We buried my father on July 26, a gloriously sunny day so hot that we were worried about lack of shade for the elderly congregation and more worried about the guardsmen in their thick red tunics and bearskins.
My father was 91 when he died. He’d served in the army for most of his life before becoming an author, writing successful military history and biographies, novels and an excellent memoir, which gave snapshots of the people and events that had shaped him.
On the morning of his funeral, when my family were gathered in our kitchen, my children wearing black for the first time, the telephone rang. It was a fellow parent from my daughter’s school, ringing to tell us that Kadian, the 14-year-old brother of one of my daughter’s best friends, had been killed in a cycling accident. Even as I type this now, the shock reasserts itself and, somehow, these two events have, for me, become linked forever.
Kadian was the sort of boy who made a firm impression on a first meeting, however fleeting. I barely knew him, had only met his parents through arrangements about birthday parties and collection times. The shock was one felt by any human for another over a loss as cruel and senseless as any imaginable.
Two hours later, we were sitting in the front pews of a full village church listening to Londonderry Air and waiting for my father’s coffin to be carried in by eight Grenadier Guards. Their boots echoed on the stone floor, no music, painfully slow it seemed to me. Apart from insisting on being carried out to The Eton Boating Song, Dad hadn’t left many instructions.
It was left to all of us to come up with a suitable service and we spent hours discussing it who should read, what should they read, did he like this hymn? My sister wanted Mozart’s Laudate Dominum, my mother Tomorrow Shall be my Dancing Day (‘rather Christmassy,’ said Tim Horton, the director of music at The Guards Chapel, ‘but why not?’).
Poems went in and came out, we wondered whether to have all the grandchildren relate a one-line memory, all 15 of them. ‘Will we look like The Sound of Music?’ asked my 17-year-old daughter. Dad was conventional, patriotic (he loved The Queen almost more than he loved my mother), intellectual and modest. The service had to reflect him.
Eleven weeks later, I went to the celebration of Kadian’s life. He had loved wildlife, had an eye for it, loved his dog as much as my father had loved The Queen. This service was packed with more than 300 children, parents, teachers, everyone who’d been touched by a boy they hadn’t known for long.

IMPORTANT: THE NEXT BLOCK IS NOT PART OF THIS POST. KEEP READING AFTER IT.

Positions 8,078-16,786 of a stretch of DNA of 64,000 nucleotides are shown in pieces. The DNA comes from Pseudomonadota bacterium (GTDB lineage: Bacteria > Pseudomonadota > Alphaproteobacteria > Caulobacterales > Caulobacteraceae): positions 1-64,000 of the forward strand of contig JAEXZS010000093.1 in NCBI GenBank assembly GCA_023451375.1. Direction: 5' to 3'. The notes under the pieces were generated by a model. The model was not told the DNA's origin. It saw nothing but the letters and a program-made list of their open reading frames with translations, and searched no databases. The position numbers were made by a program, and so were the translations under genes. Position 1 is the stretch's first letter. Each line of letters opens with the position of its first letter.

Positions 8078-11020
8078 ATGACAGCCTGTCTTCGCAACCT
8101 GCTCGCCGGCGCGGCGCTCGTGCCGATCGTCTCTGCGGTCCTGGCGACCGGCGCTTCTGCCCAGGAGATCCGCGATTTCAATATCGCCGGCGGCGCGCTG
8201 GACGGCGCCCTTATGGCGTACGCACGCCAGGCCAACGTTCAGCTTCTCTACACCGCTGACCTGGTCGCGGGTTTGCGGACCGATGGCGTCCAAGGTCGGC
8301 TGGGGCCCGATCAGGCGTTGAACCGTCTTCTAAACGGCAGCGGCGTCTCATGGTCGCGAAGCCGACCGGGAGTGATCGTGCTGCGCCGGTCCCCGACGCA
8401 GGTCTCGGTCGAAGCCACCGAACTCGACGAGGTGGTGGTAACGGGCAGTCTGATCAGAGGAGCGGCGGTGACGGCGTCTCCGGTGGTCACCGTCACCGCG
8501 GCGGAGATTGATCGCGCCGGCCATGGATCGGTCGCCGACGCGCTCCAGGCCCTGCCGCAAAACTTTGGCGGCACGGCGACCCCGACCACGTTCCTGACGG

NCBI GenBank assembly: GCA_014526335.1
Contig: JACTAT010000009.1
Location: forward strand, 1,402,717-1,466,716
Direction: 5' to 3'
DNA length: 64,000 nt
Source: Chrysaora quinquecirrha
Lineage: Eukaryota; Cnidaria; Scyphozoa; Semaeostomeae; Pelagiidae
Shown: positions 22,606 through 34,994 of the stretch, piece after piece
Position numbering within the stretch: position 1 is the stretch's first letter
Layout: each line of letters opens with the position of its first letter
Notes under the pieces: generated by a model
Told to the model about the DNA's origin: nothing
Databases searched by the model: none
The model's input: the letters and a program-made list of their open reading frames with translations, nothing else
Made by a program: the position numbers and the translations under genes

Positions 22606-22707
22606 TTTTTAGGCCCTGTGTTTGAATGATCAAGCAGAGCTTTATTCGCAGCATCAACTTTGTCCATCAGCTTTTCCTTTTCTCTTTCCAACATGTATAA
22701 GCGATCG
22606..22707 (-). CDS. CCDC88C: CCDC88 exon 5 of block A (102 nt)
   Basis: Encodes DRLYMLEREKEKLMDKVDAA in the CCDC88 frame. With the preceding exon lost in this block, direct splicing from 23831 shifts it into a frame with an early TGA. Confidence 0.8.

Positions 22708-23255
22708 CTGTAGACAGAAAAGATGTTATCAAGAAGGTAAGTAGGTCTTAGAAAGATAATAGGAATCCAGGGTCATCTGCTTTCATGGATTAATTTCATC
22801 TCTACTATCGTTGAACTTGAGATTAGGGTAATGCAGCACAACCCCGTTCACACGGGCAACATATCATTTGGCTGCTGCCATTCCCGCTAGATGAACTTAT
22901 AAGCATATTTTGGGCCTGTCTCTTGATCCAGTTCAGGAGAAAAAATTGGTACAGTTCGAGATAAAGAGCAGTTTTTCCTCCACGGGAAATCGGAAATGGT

Kadian’s parents had a tougher job than we did. How do you explain your grief, celebrate your son’s life, try to find hope for the future, stay strong for your remaining child? In some extra-ordinary way, they did all these things.
Kadian’s friends had made films, the school choir sang Coldplay, his own YouTube films made us laugh, his parents had written truthful and moving accounts of their love and loss, which were read by cousins who only just managed to get through with a lot of breathing. We were each given a tin with a packet of wild seeds to sow somewhere in the future, cards to remind us of the things he’d already achieved.
I’d seen Kadian’s parents in the week before the celebration. They tried to explain what they wanted, having dedicated hours and hours to its meticulous planning, admitting that this had been hugely therapeutic. I think I felt a little worried; perhaps I thought that mourning and memories had to have formality and the stamp of religion-to make them enduring. I could not have been more wrong.
The wildflower seeds in Kadian’s box of memories and the Scots Guards piper at my father’s grave came from different centuries, but each perfectly reflected the lives they were celebrating. I learnt that being truthful to that person is the only thing that matters.
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